The Movie Waffler Re-Release Review - ARMY OF SHADOWS | The Movie Waffler

Re-Release Review - ARMY OF SHADOWS

Army of Shadows review
In occupied France, an engineer leads a cell of resistance fighters.

Review by Eric Hillis

Directed by: Jean-Pierre Melville

Starring: Lino Ventura, Paul Meurisse, Jean-Pierre Cassel, Simone Signoret Claude Mann, Paul Crauchet

Army of Shadows poster

The evocatively titled WWII resistance thriller Army of Shadows is based on a wartime account by author Joseph Kessel but benefits greatly from director Jean-Pierre Melville's familiarity with its subject, having himself been a member of the French resistance. It employs an episodic structure, with some of its events taken from Kessel's book while others are fictional accounts possibly inspired by Melville's own experiences. The opening text - "Bad memories, welcome nonetheless, you are my youth" - suggests his time in the resistance had a profound effect on Melville. How could it not?

Living through a time when loose lips could sink ships clearly influenced the taciturn anti-heroes of Melville's crime films, men who know one slip-up can spell doom and so avoid expressing emotion. The central figure of Army of Shadows, resistance cell leader Philippe Gerbier (Lino Ventura) is an archetypal Melville protagonist, quiet and considered, always planning his next move or an emergency escape route. His rotund, bespectacled figure gives him the appearance of one of those enigmatic latin football managers, a Marcelo Bielsa type who is in his element when planning his tactics but who sweats in contemplative silence during the match.

Army of Shadows review

The movie follows Gerbier and the men and women under his command as they plan and execute various operations, not all of which succeed. Danger is ever-present, death never more than one mistake away. Everyone is respected, but nobody can be trusted. The members of Gerbier's cell aren't the handsome young romantic heroes of most tales of rebellion (save for a rather dashing former pilot played by the chiselled Jean-Pierre Cassel). For the most part they're middle-aged, paunchy and balding men who look more like insurance salesmen than soldiers. The men are joined by a woman, Mathilde (Simone Signoret), whose ability to hatch devious plans sees her adopted as Gerbier's second-in-command.

The tense, nervy tone is set in an early scene that sees Gerbier, having fled Gestapo questioning into the Parisian night, hide in a barber shop where he requests a shave to maintain his cover. Not a word is exchanged between Gerbier and the barber (a cameo from Serge Reggiani) as the two men silently suss out one another's allegiances. As Gerbier departs, the barber insists that he take his coat. For the resistance, small gestures like this from men who want to play a part but lack the courage to bear arms, are as vital to the effort as bullets and bombs.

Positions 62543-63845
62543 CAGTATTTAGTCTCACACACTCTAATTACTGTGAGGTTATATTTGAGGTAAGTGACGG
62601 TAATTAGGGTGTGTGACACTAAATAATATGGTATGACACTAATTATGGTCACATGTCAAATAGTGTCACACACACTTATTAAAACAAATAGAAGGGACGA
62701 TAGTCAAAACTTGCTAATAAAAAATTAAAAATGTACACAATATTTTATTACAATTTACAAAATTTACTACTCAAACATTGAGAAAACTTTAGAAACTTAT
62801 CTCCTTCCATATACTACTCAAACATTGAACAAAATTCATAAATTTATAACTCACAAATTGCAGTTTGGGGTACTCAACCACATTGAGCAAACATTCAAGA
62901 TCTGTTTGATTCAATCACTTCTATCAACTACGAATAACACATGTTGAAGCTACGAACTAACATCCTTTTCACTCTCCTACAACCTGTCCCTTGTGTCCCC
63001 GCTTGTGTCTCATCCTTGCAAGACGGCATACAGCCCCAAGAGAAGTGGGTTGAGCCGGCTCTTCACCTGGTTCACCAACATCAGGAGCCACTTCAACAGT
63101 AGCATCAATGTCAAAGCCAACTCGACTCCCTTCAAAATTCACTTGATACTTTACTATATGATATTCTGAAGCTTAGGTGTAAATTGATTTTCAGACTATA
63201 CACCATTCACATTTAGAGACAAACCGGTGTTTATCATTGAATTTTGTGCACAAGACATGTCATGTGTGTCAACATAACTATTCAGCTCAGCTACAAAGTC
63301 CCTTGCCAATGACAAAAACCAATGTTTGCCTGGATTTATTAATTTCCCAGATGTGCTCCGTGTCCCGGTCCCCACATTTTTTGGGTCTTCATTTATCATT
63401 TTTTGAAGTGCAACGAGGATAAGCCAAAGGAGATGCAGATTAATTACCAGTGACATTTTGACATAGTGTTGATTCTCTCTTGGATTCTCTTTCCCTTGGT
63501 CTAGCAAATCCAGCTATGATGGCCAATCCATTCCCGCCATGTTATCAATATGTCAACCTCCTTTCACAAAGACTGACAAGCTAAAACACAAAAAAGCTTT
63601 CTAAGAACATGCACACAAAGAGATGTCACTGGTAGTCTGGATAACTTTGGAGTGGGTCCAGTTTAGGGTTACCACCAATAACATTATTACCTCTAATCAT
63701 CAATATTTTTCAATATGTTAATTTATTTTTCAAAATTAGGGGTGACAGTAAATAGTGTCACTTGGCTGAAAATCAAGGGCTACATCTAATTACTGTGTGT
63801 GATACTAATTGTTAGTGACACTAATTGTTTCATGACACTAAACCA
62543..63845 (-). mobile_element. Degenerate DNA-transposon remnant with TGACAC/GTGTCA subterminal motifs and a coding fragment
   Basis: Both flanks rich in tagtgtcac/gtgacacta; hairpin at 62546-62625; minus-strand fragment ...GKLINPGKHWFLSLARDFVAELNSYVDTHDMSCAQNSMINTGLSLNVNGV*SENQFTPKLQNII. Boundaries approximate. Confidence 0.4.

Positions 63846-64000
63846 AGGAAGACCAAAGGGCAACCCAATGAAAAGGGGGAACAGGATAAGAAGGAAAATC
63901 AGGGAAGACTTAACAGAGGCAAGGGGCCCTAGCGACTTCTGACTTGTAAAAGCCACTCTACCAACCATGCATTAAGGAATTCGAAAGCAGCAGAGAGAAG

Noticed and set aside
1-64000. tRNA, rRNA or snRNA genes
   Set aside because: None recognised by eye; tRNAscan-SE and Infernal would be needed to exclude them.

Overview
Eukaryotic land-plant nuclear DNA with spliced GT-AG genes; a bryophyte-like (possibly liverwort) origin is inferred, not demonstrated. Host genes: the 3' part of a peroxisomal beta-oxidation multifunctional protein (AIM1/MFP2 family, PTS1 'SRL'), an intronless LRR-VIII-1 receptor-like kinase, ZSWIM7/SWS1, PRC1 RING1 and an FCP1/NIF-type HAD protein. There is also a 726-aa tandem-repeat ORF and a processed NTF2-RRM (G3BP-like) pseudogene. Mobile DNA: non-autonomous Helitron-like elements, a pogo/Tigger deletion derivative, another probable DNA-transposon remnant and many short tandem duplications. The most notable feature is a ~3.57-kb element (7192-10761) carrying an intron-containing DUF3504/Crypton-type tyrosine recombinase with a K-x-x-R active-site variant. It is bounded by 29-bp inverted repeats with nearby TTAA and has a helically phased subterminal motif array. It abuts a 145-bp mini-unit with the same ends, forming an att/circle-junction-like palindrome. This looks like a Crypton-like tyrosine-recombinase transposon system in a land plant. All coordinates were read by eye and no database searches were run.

Army of Shadows review

The lack of romanticism sees Gerbier and his allies commit what would in any other time be considered war crimes. There's a guelling scene in which a young traitor must be killed (no doubt the inspiration for a similar sequence in Ken Loach's The Wind That Shakes the Barley). The men agree the foul deed must be done, but they argue over the most humane way to deal with the collaborator. Ultimately, his killing is brutal regardless. Later on the men must reluctantly execute someone they've long respected, not because they believe them to be treacherous, but because it's simply a chance they can't risk.

The heroes of Army of Shadows have haunted faces, drained of life like the ghosts we know they will soon inevitably become. The movie itself is similarly drained of colour, with most of the action playing out under overcast skies or in day for night sequences that paint the French sky an ethereal shade of blue that would later be aped by Michael Mann in his own Melvillean crime thrillers. Most scenes are unaccompanied by music. When Gerbier finds himself in London he can't believe his eyes when he stumbles into a speakeasy and sees male and female soldiers dancing and flirting to swing music; it's as if he crossed the channel and entered another world.

Army of Shadows review

Due to its hero's Gaullist allegiances, Army of Shadows was denounced by the communist sympathising French critics of 1969, and the poor reviews meant it was barely seen outside France in many territories until decades later. That seems quaint even by today's standards of polarising politics, and few modern viewers will have an issue sympathising with the Nazi-fighting heroes of Melville's film. The resistance here is comprised of men and women with diverse political and philosophical beliefs, from young communists to elderly land barons. For those who recently scoffed at the notion of California and Texas allying in Alex Garland's Civil War, Army of Shadows is an explicit reminder of how quickly differences are set aside once jackboots begin to march down a city's equivalent of the Champs-Élysées. Flags may come in different colours, but they all cast grey shadows.

Army of Shadows
 is on bluray, DVD and VOD from Studiocanal on June 3rd.